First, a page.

Friday, May 14, 2010

Where are the Cultural Warriors ?

Where are the cultural warriors? Where have they gone? Have they abdicated their responsibility of being the prism to sift artistic responses and give the reading and viewing public an objective dimension of the arts?

I speak of the much talked about group. The liberals. The custodians of culture, the people who serve as stewards of civilization and mentors to the next generation. They who maintain the pathways into knowledge and taste- the school curriculum, cultural institutions, and cultural pages in newspapers and magazines – guarding them against low standards, ahistoricism, vulgarity and trendiness. If the pathways deteriorate, don’t blame just kids and parents too much. Blame, also, the teachers, gurus, writers, journalists, intellectuals, editors and curators who will not insist upon the value of knowledge and tradition, who will not judge cultural novelties by the high standards set by the past practitioners of art, who will not stand up to the adolescent announcements like “It is time to put away the past. It is childish to look backwards”. It is they who have let down the society that entrusts them to sustain intelligence and wisdom and beauty, and they have failed the youth who can’t climb out of adolescent behaviour on their own.

The well known story of Rip Van Winkle is very relevant at this time. Asleep for twenty years, Rip wakes up to a changed America where the new leader is a President and not the Englishman and the new system is democracy and not colonialism. Rip struggles with the seismic shift in values and attitudes and fails in negotiating the new power structures.
Gurus of knowledge are grappling with the new society where students are unwilling to be scolded and lectured to without a reasonable back up explanation. Attention spans are short and earning opportunities aplenty for the youth. Information is everywhere and tech savvy teeenagers are turning the tables on their seniors who have crowned the venerated untouchables.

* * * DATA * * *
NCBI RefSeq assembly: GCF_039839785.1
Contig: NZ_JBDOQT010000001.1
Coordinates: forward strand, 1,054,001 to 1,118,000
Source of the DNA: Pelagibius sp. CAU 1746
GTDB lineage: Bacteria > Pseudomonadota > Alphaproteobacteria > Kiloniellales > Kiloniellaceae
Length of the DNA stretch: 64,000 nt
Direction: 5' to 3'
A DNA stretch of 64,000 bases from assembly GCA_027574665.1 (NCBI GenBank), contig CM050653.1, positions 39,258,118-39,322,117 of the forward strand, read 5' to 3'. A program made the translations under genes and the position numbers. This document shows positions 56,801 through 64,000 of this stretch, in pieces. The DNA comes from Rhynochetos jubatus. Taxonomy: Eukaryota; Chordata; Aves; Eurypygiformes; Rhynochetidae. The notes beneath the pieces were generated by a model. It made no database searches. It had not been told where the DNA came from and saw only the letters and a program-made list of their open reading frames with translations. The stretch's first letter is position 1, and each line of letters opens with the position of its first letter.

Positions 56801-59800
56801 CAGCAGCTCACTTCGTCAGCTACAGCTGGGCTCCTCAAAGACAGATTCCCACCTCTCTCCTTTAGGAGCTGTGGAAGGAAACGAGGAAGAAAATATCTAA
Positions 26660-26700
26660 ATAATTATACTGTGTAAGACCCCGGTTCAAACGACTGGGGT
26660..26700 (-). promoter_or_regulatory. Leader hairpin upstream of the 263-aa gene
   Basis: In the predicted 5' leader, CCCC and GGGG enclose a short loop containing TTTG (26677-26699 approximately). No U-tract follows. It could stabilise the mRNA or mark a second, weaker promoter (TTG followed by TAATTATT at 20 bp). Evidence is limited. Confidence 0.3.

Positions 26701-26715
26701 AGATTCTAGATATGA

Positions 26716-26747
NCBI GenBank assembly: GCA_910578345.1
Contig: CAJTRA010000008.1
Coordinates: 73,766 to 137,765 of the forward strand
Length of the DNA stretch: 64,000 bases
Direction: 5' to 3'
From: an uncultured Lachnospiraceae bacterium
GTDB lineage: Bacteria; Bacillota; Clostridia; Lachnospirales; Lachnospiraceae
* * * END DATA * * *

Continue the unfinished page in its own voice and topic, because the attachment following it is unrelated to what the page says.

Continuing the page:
In the sphere of dance, we had the most prestigious national awards announced in February and nobody even noticed. The media paid no attention and only clamouring from the artistic community forced the media to carry small reports buried in the back pages. Granted, dancers have done it to themselves with holier than thou attitudes and over reacting to any criticism from the most senior and balanced of critics. Pages for the arts have shut down. Dancers and their cronies are to blame. Meanwhile we have an explosion of teaching, learning and performing. But what kind of dance are we seeing? What is classical, neo, modern, contemporary, experimental? Who knows as new avatars are created everyday. We now have Accro-Natyam, Cabaret Natyam, Military Natyam, Cine Natyam, Sufi Natyam, Neo Natyam, Yesu Natyam, Eelam Natyam Everything but Bharata Natyam the way many of us learned it decades ago. Should it be changed? OF course it will, whether you and I like the change or not.

I return to the question of standards and how we judge the best from the rest. Not sheer numbers in the audience or the quantity of performances. Popularity does not always equal excellence. However, as the medieval Spanish priest says in his seminal help book written secretly in the 12th century,

Let us not imitate Rip Van Winkle and wake up too late, look around the moan for what we could not delayed or resisted. Let us speak, write, argue, shout, lecture and talk about what we really care about. Excellence in dance. Nothing else will do.

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